Martinez can look back on those glorious seasons and a memorable stint with the Mariners early in his career and smile now, five years since he retired from playing the game. He can also smile knowing that he's on the ballot for the National Baseball Hall of Fame for the first time.
The slugging first baseman has a resume stacked with impressive numbers, to be sure. Over a 16-year career, Martinez batted .271 with 339 home runs and 1,271 RBIs while rapping out 1,925 hits and scoring 1,008 runs.
He was an All-Star twice, he drove in 100 or more runs six times, including every year from 1995-1999, and he finished second in the American League Most Valuable Player voting in 1997, when he batted .296 with a career-high 44 homers and 141 RBIs.
That breakout year accounted for one of his two Silver Slugger awards, and Martinez wasn't bad with the glove, either, compiling a career .995 fielding percentage at first base.
And then there was the legendary category of Martinez's career: the big home runs under the bright lights of October.
The first came in Game 1 of the 1998 World Series against the San Diego Padres, when Martinez hit a grand slam off Mark Langston into the upper deck of the Stadium, giving the Yankees a four-run lead and setting the tone for a four-game sweep that put an exclamation point on the team's overall 125-50 season record.
The second occurred on Oct. 31, 2001, in Game 4 of a tight, emotional World Series against the Arizona Diamondbacks. With two out in the bottom of the ninth and the Yankees trailing by two runs, Martinez connected for a game-tying two-run shot off D-backs closer Byung-Hyun Kim, and the Yanks won the game an inning later on Derek Jeter's "Mr. November" solo shot over the right-field wall.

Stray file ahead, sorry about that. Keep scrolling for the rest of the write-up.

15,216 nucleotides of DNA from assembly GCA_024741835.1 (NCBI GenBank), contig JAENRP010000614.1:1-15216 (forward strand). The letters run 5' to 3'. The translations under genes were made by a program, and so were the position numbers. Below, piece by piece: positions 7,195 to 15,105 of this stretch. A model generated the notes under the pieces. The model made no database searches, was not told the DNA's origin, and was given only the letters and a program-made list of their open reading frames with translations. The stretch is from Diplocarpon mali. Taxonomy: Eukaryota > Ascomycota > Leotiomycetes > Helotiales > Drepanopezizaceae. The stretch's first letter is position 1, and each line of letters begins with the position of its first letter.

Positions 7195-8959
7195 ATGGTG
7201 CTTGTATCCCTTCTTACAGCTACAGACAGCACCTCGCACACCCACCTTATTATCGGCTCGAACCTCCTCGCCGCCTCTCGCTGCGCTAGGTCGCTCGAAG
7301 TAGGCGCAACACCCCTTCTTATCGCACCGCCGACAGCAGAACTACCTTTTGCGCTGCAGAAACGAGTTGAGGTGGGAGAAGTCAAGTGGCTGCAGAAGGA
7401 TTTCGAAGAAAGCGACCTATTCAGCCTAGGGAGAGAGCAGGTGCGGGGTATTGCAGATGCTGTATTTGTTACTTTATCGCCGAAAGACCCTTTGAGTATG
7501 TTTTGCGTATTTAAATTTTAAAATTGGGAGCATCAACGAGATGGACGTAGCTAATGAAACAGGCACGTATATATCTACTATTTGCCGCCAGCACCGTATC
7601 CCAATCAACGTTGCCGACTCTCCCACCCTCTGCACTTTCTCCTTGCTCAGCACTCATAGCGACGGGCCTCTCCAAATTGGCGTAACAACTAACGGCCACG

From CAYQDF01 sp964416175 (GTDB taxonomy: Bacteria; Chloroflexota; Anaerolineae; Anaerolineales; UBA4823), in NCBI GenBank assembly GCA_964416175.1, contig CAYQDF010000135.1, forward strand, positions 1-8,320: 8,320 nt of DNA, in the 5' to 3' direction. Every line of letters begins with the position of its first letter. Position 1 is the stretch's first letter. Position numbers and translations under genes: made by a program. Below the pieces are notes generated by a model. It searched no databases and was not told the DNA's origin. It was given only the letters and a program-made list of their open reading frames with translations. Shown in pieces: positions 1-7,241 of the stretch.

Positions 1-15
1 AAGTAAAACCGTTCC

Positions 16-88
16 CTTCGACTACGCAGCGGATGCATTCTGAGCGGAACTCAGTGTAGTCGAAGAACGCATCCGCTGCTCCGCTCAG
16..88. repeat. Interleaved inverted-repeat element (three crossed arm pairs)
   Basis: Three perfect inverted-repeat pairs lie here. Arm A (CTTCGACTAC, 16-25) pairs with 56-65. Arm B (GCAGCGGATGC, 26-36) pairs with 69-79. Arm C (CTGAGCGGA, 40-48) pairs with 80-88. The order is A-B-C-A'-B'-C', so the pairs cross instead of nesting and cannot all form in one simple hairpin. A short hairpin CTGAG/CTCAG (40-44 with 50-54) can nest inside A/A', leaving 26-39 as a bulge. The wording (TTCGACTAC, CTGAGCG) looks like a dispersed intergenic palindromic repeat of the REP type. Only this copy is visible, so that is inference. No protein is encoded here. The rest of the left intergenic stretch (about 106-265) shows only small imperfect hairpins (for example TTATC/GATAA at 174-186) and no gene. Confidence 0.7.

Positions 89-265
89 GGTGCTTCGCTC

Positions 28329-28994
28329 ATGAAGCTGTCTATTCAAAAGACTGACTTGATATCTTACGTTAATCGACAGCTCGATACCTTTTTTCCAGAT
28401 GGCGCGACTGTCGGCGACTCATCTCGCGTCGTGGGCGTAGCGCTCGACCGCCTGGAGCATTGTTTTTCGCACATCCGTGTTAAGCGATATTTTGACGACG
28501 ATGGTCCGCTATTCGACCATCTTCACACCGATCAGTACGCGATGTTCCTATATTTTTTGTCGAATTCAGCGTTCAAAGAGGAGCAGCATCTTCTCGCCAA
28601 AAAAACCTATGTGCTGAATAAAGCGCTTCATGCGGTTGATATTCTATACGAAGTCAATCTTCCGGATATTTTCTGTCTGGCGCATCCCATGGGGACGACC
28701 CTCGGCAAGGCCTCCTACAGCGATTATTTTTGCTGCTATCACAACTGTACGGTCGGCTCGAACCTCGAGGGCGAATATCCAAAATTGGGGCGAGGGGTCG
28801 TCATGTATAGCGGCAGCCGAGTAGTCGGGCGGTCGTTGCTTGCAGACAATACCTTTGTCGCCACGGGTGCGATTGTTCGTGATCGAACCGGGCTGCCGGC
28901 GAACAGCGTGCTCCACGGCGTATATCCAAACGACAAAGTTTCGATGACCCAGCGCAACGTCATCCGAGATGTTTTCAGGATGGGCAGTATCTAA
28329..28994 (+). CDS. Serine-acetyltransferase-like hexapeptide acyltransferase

Martinez and the Yankees didn't win that Series, of course, losing in Game 7 when his best friend, Luis Gonzalez, blooped a Series-winning single off Mariano Rivera. But Martinez did receive rings for his work in 1996, '98, '99 and 2000.
"I think he had an awesome career, and he really came into his own in New York, which isn't easy to do," says former Major League outfielder Jay Buhner, who came up with Martinez in the Seattle system.
"You have to be a different type of character to succeed in New York, with the toll that it takes dealing with that day in and day out. He handled it great. And at playoff time, with some of those clutch hits, it's pretty simple. He's become a Yankee icon."
Martinez was instrumental in replacing icons, too.
After he contributed to the Mariners' defeat of the Yankees in the dramatic 1995 AL Division Series that helped save baseball in Seattle, Martinez was traded along with relievers Jeff Nelson and Jim Mecir to New York for prospect Russ Davis and starter Sterling Hitchcock. That meant he was handed first base, which was vacant because of the retirement of franchise hero Don Mattingly.
And then, when he signed with St. Louis prior to the 2002 season, he replaced a first baseman named Mark McGwire.
"Mark had that very special place in history, but Tino has four rings, and more RBIs in the last six or seven years than anybody in our clubhouse," Cardinals manager Tony La Russa told Baseball America during the 2002 season.
"I don't like to make comparisons [to McGwire]. I just hope that when it's over and we've gone through this season, people will say this was a good situation. We're going to try to make our own mark."
Martinez definitely made his mark on baseball as a player, instructor and special assistant to Yankees GM Brian Cashman. Now he's doing it as a broadcaster.
Buhner says Martinez should be recognized for what he accomplished through talent, determination and commitment to being a good teammate.
"He was a great hitter and a great defender, and I think his fielding is a little unheralded," Buhner says. "But just an unbelievable work ethic. He didn't want to be labeled as a one-dimensional guy, and he became a heck of a first baseman.
"As for everything else, those rings and what he did to get them, well that just speaks for itself."